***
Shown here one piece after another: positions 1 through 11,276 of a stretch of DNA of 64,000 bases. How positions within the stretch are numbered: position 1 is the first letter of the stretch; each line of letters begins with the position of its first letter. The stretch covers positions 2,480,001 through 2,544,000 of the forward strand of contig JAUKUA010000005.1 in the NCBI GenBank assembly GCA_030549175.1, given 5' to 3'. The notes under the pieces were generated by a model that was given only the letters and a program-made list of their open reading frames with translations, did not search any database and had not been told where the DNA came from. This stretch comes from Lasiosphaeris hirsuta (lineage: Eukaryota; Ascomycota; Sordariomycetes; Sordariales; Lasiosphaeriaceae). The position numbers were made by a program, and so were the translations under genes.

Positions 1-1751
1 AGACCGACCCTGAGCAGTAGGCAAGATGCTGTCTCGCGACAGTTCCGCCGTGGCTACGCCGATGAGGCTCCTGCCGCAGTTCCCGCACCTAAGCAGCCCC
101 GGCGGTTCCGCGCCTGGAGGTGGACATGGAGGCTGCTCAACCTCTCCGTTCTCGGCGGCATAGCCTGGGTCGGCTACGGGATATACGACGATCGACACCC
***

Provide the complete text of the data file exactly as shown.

Shown here one piece after another: positions 1 through 11,276 of a stretch of DNA of 64,000 bases. How positions within the stretch are numbered: position 1 is the first letter of the stretch; each line of letters begins with the position of its first letter. The stretch covers positions 2,480,001 through 2,544,000 of the forward strand of contig JAUKUA010000005.1 in the NCBI GenBank assembly GCA_030549175.1, given 5' to 3'. The notes under the pieces were generated by a model that was given only the letters and a program-made list of their open reading frames with translations, did not search any database and had not been told where the DNA came from. This stretch comes from Lasiosphaeris hirsuta (lineage: Eukaryota; Ascomycota; Sordariomycetes; Sordariales; Lasiosphaeriaceae). The position numbers were made by a program, and so were the translations under genes.

Positions 1-1751
1 AGACCGACCCTGAGCAGTAGGCAAGATGCTGTCTCGCGACAGTTCCGCCGTGGCTACGCCGATGAGGCTCCTGCCGCAGTTCCCGCACCTAAGCAGCCCC
101 GGCGGTTCCGCGCCTGGAGGTGGACATGGAGGCTGCTCAACCTCTCCGTTCTCGGCGGCATAGCCTGGGTCGGCTACGGGATATACGACGATCGACACCC